Using this method, you may get an even better match if you use the guitar's own EQ system to get the pickup sounding as close to the miked sound as possible, but an exact replication of the miked sound is unlikely with a piezo pickup system, as the attack dynamics of the notes seem a little different and can give the sound a slightly 'scratchy' character. Interestingly, I repeated this experiment using the piezo bridge pickup on my Parker Fly electric guitar, and though I've never been a great fan of the sound, doing the Match EQ trick probably brought it as close to the original acoustic sound as I got by processing my DI'd acoustic in the same way. As an afterthought, I tried the same process using the single-coil pickup position and got a surprisingly musical result — and without the scratchiness of a piezo pickup.
The rest of the processing, again applied using only Logic's plug-ins, is relevant to both DI'd and miked guitars. For this project, gentle compression was used to even up the sound (you can see the settings I used in the screen shot) and I also used Logic 's Exciter to add in a little high-end zing to the sound. It's best to set the Exciter frequency control to around 3kHz or above in this application, which prevents harmonics being added to the upper mid-range where harshness can be a problem. By restricting the added harmonics to the top of the audio range, you get a nice open, airy sound that isn't too aggressive.
The final touch was to add a hint of reverb, and though there are some great-sounding rooms in Space Designer, I found that a short, bright reverb cooked up in Platinumverb added the right amount of space without getting in the way. Again you can see the settings in the screen shot. Where the guitar is required to sit in a pop mix rather than being the featured instrument, it may also help to pull out some low end using Logic's high-pass or low-cut filters, though you can also reduce the bottom end in Match EQ by dragging the curve downwards to around 200-300Hz.
Although you can use more sophisticated plug-ins or external modelling preamps, Logic provides a great basic set of tools for recording the acoustic guitar either with a microphone or by DI'ing. It even includes a very accurate guitar tuner plug-in! Match EQ is a great help in trying to get the DI'd sound somewhere close to the miked sound, and Logic's compressor is smooth enough to use with acoustic guitar as long as you don't apply too much of it, in which case level pumping may be noticed. You can put the compressor before or after the equaliser, but in this case I felt the subjective result was best by compressing after the EQ, as this helped tame any harsh peaks occurring at specific frequencies.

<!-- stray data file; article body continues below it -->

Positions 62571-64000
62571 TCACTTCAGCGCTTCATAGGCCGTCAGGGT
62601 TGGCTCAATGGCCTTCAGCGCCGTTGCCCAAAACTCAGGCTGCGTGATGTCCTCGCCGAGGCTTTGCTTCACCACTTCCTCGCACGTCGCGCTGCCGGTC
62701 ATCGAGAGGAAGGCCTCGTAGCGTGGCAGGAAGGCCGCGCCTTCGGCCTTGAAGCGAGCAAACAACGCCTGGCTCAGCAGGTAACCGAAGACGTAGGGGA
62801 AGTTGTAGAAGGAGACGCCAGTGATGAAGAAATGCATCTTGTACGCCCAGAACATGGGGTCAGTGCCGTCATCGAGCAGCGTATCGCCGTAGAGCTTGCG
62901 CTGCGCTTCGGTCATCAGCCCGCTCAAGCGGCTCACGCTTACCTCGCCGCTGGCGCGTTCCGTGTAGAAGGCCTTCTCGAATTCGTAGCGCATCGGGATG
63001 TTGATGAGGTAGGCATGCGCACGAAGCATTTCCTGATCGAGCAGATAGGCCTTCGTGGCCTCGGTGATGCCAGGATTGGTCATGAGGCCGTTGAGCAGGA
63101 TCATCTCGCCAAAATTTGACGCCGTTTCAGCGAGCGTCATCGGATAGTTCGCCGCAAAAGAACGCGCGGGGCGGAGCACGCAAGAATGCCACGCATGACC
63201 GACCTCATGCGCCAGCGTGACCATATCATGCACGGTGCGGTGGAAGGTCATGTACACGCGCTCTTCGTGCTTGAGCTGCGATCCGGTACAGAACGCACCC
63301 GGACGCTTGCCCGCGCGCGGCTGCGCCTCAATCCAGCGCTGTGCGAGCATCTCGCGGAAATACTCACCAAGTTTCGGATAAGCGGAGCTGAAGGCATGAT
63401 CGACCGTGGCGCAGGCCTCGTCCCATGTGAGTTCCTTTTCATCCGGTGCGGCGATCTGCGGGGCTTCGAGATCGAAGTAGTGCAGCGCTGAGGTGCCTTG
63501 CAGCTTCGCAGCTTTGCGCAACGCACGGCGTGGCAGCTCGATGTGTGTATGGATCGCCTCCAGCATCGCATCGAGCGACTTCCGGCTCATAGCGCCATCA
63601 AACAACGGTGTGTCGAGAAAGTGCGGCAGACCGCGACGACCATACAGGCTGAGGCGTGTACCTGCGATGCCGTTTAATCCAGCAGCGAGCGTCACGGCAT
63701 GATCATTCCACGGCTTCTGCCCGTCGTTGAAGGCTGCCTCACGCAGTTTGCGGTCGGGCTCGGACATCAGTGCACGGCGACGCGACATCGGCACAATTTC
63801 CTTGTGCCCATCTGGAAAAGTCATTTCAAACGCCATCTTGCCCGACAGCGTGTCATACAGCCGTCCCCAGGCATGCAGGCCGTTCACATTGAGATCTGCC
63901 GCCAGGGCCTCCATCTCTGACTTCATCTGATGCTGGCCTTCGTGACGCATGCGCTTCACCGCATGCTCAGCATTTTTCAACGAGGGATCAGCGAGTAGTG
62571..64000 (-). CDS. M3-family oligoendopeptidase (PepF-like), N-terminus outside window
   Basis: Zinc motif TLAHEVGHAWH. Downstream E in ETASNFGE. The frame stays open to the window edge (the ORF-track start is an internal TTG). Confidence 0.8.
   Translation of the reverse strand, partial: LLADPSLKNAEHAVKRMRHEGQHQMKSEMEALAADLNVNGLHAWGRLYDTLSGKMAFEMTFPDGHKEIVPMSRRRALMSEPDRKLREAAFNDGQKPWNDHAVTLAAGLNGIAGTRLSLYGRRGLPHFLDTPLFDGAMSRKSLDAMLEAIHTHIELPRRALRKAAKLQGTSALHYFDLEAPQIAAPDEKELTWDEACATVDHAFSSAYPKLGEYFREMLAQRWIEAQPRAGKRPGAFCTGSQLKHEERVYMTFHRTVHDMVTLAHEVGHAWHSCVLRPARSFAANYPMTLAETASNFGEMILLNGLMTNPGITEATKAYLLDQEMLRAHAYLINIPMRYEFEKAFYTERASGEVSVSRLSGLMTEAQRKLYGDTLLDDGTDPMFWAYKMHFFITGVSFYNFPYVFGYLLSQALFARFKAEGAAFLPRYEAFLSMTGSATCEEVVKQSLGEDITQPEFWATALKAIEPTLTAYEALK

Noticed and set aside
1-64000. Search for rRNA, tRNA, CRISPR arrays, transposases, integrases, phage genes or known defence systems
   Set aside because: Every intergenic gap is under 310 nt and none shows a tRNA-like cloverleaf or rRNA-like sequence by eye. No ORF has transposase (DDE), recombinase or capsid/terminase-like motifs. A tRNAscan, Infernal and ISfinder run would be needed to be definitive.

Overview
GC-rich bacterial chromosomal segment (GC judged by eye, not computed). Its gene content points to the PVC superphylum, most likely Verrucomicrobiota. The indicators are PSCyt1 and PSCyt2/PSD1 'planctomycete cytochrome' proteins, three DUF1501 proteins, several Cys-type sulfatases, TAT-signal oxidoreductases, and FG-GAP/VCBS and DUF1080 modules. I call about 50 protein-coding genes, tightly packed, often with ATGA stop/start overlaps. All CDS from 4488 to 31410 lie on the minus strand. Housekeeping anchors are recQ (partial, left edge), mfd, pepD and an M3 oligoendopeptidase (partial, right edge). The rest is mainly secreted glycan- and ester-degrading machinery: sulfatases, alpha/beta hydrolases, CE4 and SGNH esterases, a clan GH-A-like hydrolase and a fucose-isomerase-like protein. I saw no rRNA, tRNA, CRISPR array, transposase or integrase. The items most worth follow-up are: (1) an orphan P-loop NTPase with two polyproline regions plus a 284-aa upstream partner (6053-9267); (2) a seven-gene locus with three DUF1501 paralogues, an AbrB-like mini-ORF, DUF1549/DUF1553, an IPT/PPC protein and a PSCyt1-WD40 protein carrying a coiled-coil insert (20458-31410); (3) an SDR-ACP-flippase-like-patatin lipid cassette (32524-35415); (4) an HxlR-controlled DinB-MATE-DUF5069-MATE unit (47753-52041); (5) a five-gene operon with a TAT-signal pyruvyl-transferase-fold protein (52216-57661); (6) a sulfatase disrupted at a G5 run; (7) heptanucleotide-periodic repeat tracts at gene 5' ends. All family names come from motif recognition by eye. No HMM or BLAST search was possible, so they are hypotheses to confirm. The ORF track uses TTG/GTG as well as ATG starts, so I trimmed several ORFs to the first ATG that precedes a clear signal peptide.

Acoustic guitar doesn't normally need a lot of reverb to make it sit well in the mix, and in most cases Platinumverb does the trick nicely, though Space Designer is a better option for more featured parts. The fact that these processing tricks also worked well on my electric guitar with a piezo bridge pickup is a bonus.
If you're recording using a microphone, I can't stress too highly that stock mic positions don't often cut it unless you fine-tune them. Use them as a starting point by all means, but monitor the sound through headphones while moving the mic (or if you're also playing, while shifting the position of the guitar) until you pinpoint that all-important sweet spot. Sometimes the standard '18 inches from the neck/body joint' will work out, but you're equally likely to find the best spot with mic above or below the guitar body — every instrument and every room is different. It's also well known that acoustic guitars sound better played above a reflective floor rather than a carpeted one, so put a piece of board on the floor directly in front of the player's chair if the sound needs a bit more life. Even a few tea trays will make a difference.
The only other special consideration is that of computer noise — whether you record in the same room or not depends on how loud your computer is, and in any event it's best to have the mic pointing away from the computer rather than towards it (assuming you're using a cardioid-pattern mic). Sometimes you can throw a couple of towels over the computer as you do the take, but don't forget to remove them again as soon as you're done, as there's always a risk of the computer overheating.